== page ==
Ceviche is basically raw seafood “cooked” in an acid such as vinegar or citrus. We call it kilawin in Tagalog and it is a popular dish in the Philippines. Our cuisine is rich in seafood and understandably so, with over 7,000 islands and the fourth longest coastline in the world (our 22,500+ miles of coast is almost double that of the US). And so it shouldn’t be a surprise that there are as many versions of ceviche as there are different ways of making adobo.
So when I saw a tweet from Chef Rick Bayless a few weeks ago that read like some mysterious secret code that looked like ceviche, I took notice.
8oz slicd raw scallops+1c grapefrt j:45 min.Drain;blend 2/3c juice,1-2 chipotles,4 rstd grlc,2T br sgr.Mix w scal, red on,trop fruit,jicama
As I dug a little deeper, I found that it was part of a four-week contest he was running, with a new recipe tweeted every Monday and photos judged every week. And that was how I found myself the happy recipient of a signed copy his latest cookbook, Fiesta at Rick’s: Fabulous Food for Great Times with Friends, sent right to my door. The book is beautiful and quite hefty, with gorgeous photography and enticing recipes like Tequila-Infused Queso Fundido, Grilled Tostadas with Chorizo, and Chocolate Tres Leches Parfaits. Fiesta indeed!
Let me tell you something about this Twitter recipe for Tropical Beach Ceviche: It was one of the best ceviches I’ve ever had. Believe me, I don’t throw that around lightly. As I mentioned earlier, I’ve been eating ceviches my whole life. I’m quite picky. Ceviche has to have all its flavors spot on right from the get-go. If I taste something and start thinking the acid is too sharp, or too weak, it usually goes downhill from there. The texture, spices, and flavors all have to bring their A-game and play well together, because you usually only have a small serving with which to impress.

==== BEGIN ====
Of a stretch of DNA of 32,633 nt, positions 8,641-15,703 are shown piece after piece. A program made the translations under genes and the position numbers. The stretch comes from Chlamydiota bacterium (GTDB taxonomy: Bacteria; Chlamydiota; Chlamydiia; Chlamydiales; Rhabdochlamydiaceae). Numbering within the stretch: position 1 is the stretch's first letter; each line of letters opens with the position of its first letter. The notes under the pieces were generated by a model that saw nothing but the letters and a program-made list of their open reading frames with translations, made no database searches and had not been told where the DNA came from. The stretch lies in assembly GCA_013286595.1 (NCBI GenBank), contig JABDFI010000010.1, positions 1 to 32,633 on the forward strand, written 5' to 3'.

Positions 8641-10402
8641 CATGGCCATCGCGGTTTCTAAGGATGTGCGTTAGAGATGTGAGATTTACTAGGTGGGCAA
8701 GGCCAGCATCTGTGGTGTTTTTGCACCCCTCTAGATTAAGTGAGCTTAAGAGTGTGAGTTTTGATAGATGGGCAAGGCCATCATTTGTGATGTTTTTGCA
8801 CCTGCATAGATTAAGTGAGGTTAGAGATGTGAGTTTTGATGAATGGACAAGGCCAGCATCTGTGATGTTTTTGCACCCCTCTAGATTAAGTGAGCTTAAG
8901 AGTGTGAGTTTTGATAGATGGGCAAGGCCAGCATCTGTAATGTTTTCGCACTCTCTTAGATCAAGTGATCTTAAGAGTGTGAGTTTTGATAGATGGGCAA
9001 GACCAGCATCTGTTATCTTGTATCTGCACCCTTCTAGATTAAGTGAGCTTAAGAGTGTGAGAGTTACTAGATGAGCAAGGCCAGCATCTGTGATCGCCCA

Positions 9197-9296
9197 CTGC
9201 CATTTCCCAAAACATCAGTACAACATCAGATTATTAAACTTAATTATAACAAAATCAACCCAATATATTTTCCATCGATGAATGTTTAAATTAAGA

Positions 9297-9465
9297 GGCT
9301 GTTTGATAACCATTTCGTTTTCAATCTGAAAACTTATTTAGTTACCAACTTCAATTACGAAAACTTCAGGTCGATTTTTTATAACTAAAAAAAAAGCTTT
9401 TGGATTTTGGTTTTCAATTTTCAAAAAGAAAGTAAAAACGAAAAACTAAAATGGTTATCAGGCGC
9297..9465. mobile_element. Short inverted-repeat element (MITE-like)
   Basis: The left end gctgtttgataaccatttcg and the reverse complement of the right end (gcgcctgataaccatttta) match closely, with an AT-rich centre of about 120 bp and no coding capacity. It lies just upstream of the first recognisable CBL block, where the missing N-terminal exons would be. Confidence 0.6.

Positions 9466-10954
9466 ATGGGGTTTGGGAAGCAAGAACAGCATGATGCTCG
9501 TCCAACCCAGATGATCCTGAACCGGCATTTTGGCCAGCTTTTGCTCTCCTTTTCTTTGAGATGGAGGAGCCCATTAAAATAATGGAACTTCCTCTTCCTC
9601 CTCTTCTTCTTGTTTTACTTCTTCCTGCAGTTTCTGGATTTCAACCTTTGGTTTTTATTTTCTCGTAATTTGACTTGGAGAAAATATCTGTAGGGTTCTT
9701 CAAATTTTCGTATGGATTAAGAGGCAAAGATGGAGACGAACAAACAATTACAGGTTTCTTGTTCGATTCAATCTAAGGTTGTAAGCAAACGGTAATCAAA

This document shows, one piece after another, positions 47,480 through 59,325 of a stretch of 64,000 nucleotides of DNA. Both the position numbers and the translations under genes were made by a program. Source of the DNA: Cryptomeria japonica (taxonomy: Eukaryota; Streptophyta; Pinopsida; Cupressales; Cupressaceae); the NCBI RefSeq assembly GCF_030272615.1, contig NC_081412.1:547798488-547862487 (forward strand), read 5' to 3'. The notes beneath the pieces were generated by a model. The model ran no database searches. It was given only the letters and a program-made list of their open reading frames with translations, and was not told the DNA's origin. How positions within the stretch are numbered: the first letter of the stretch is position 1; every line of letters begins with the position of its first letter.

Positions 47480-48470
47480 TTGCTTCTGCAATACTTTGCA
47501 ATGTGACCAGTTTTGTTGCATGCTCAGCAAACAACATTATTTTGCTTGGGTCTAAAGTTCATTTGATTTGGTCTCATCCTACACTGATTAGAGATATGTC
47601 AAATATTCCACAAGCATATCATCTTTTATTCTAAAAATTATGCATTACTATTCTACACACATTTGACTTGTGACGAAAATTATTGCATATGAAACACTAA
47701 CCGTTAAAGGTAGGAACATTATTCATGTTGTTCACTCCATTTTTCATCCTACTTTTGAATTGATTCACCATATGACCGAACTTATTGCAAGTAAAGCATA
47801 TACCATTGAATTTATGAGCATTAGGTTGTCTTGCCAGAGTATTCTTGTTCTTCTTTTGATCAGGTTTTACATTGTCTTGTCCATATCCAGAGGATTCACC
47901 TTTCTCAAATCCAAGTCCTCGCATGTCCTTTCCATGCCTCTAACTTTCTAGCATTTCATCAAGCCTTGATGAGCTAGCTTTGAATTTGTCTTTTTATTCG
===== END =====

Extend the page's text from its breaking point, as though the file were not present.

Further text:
And impress this did. The sweetness from the hint of brown sugar and the not-too-acidic grapefruit, the crunch from the finely diced onion and jicama, and smoky heat from the chipotles, and the freshness of the tropical fruit all came together wonderfully. It was a ceviche that was unlike anything I’ve had before, mostly because we don’t really use chipotle in traditional Philippine cuisine. But you can be sure I’ll be thinking of other ways to use it in my Filipino dishes. After all, although it’s widely known that the Philippines was under Spanish rule for over 300 years, we were actually influenced more by Mexico because Spain administered us by way of Acapulco.
The photo above shows my new favorite way of roasting garlic. I was glad I discovered it before making this recipe, because honestly, as much as I love roasted garlic, I find the traditional method a pain to go through. I know, I know. It’s not that difficult to wrap a whole head of garlic in foil, drizzle it with oil, then stick it in the oven for 30-45 minutes. But I admit that I’m usually too impatient to do it and will sometimes choose not to make a recipe that calls for roasted garlic simply because I don’t want to bother with that extra step. But doing it in a pan takes a mere 5 or so minutes, and I’ve since used the same method for hummus and roasted garlic spread.
As with any ceviche, you have to start with the freshest ingredients. I’ve also successfully used frozen bay scallops for this, but I prefer the taste and texture of the larger sea scallops. For the tropical fruit, I used a mixture of ripe papaya and jackfruit, finely diced. And finally, I suggest you start with one chipotle pepper and check the heat level first before adding another one. If you use two peppers, this will be quite spicy.
|Tropical Beach Ceviche
from Rick Bayless
8 ounces raw scallops, sliced
Thank you, Rick Bayless, for an excellent recipe. You really do know where the fiestas are at.
This is a ceviche like I’ve never had before, and it’s fast becoming my ceviche of choice. It’s incredibly easy and trust me, serve this at your next gathering and your guests will be duly impressed.